Upon its release, the supercomputer topped the Green500 list for most efficient supercomputer, measured at 62.68 gigaflops/watt.[6] ORNL Director Thomas Zacharia said: "Frontier is ushering in a new era of exascale computing to solve the world’s biggest scientific challenges." He added: "This milestone offers just a preview of Frontier’s unmatched capability as a tool for scientific discovery. It is the result of more than a decade of collaboration among the national laboratories, academia and private industry, including DOE's Exascale Computing Project, which is deploying the applications, software technologies, hardware and integration necessary to ensure impact at the exascale."[12]

See also edit

References edit

  1. ^ a b c "TOP500 November 2023". November 11, 2023. Retrieved November 16, 2023.
  2. ^ Wells, Jack (March 19, 2018). "Powering the Road to National HPC Leadership". OpenPOWER Summit 2018. Archived from the original on August 4, 2020. Retrieved March 25, 2018.
  3. ^ Bethea, Katie (February 13, 2018). "Frontier: OLCF'S Exascale Future – Oak Ridge Leadership Computing Facility". Oak Ridge National Laboratory - Leadership Computing Facility. Archived from the original on March 10, 2018.
  4. ^ "DOE Under Secretary for Science Dabbar's Exascale Update". insideHPC. October 9, 2020. Archived from the original on October 28, 2020.
  5. ^ Don Clark (May 30, 2022). "U.S. Retakes Top Spot in Supercomputer Race". The New York Times. Archived from the original on June 1, 2022. Retrieved June 1, 2022.
  6. ^ a b c Larabel, Michael (May 30, 2022). "AMD-Powered Frontier Supercomputer Tops Top500 At 1.1 Exaflops, Tops Green500 Too". Phoronix. Archived from the original on June 6, 2022. Retrieved June 1, 2022.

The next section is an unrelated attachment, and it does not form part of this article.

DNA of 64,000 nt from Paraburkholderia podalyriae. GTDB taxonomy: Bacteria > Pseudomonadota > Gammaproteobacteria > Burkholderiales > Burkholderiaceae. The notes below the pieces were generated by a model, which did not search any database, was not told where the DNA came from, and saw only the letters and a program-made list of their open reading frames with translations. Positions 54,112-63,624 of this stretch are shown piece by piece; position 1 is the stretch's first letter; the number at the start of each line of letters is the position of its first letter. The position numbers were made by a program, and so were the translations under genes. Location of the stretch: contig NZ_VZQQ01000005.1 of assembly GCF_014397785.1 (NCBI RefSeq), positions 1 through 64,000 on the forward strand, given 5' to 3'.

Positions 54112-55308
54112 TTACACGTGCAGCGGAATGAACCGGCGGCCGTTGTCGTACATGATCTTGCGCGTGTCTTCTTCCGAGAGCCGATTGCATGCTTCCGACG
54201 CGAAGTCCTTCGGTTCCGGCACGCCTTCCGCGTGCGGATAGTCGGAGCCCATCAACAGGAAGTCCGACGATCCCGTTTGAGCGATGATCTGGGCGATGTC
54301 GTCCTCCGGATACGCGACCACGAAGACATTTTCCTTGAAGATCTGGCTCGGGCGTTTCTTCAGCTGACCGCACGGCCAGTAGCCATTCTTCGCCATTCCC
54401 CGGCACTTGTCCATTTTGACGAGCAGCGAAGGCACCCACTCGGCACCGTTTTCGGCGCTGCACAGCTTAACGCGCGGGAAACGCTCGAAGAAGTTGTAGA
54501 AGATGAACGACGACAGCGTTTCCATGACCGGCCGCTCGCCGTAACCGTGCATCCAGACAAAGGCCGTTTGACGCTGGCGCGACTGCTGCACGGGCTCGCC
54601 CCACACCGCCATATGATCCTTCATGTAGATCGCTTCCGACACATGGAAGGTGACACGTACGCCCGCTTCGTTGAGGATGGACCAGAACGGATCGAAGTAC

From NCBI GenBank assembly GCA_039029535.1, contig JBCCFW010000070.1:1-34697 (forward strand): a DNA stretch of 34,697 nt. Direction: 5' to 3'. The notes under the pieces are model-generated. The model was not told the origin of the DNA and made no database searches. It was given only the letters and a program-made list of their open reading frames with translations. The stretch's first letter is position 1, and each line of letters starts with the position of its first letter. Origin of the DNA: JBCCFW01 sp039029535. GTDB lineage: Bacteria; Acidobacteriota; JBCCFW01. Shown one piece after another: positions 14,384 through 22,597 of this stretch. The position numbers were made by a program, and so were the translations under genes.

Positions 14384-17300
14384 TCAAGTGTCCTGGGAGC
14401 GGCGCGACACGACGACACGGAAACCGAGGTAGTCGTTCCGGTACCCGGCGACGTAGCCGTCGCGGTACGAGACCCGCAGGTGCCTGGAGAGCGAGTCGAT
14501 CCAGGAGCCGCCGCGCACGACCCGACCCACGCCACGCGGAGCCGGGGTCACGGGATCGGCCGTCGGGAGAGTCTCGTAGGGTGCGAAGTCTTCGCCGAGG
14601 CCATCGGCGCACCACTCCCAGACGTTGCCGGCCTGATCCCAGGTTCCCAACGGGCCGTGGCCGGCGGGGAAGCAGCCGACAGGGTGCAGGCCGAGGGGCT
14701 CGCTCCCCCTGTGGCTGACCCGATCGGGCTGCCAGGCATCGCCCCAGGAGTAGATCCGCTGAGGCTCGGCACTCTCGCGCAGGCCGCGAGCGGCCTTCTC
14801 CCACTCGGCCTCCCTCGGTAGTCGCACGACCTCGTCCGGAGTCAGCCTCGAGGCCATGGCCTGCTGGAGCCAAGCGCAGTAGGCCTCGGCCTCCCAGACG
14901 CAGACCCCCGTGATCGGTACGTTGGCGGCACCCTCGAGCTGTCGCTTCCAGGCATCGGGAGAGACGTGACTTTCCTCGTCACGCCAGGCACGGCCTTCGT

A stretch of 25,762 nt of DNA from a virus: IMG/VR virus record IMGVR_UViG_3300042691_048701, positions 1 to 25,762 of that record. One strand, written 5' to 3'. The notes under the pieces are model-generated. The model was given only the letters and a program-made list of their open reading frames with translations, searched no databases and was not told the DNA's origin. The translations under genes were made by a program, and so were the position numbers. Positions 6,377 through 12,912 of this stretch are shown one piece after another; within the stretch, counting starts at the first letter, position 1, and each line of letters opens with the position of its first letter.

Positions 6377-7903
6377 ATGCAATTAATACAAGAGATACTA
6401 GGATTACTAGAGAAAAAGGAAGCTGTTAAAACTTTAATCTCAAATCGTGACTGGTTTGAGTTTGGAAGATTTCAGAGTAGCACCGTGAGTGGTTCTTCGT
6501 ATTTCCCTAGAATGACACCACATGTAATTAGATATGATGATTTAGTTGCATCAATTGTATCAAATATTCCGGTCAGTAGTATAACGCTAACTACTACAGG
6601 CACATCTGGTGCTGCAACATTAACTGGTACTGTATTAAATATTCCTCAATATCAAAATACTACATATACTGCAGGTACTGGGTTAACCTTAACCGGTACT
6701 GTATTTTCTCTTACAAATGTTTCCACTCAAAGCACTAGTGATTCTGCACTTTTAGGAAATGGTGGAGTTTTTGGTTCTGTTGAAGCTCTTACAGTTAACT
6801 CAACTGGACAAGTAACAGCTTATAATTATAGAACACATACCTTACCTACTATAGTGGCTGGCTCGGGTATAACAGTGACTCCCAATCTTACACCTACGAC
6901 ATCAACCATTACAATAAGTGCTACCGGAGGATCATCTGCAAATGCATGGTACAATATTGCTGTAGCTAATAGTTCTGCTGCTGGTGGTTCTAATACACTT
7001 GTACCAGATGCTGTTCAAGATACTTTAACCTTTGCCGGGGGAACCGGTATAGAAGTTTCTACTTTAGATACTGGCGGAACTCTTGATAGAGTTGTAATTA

7. ^ Anton Shilov (November 15, 2022). "Nvidia Steals AMD's Supercomputer Efficiency World Record". Tom's Hardware. Archived from the original on February 6, 2023. Retrieved December 10, 2022.
  8. ^ a b c d Choi, Charles Q. (June 24, 2022). "The Beating Heart of the World's First Exascale Supercomputer". IEEE Spectrum. Archived from the original on August 14, 2022. Retrieved August 14, 2022.
  9. ^ "Crusher Quick-Start Guide — OLCF User Documentation". docs.olcf.ornl.gov. Archived from the original on November 8, 2022. Retrieved November 8, 2022.
  10. ^ "FRONTIER Spec Sheet". Archived from the original on May 31, 2022. Retrieved May 31, 2022.
  11. ^ "AMD Preparing More Linux Code For The Frontier Supercomputer". Archived from the original on May 28, 2021.
  12. ^ a b "Frontier supercomputer debuts as world's fastest, breaking exascale barrier". Oak Ridge National Laboratory. May 30, 2022. Archived from the original on June 1, 2022. Retrieved June 17, 2022.
  13. ^ "US Closes in on Exascale: Frontier Installation Is Underway". HPC Wire. September 29, 2021. Archived from the original on January 3, 2022. Retrieved January 3, 2022.
  14. ^ "First Look At Oak Ridge's "Frontier" Exascaler, Contrasted To Argonne's "Aurora"". Next Platform. October 4, 2021. Archived from the original on January 3, 2022. Retrieved January 3, 2022.
  15. ^ "US Takes Supercomputer Top Spot with First True Exascale Machine". Archived from the original on May 31, 2022. Retrieved May 31, 2022.
Records
Preceded by World's most powerful supercomputer
May 2022 –
Incumbent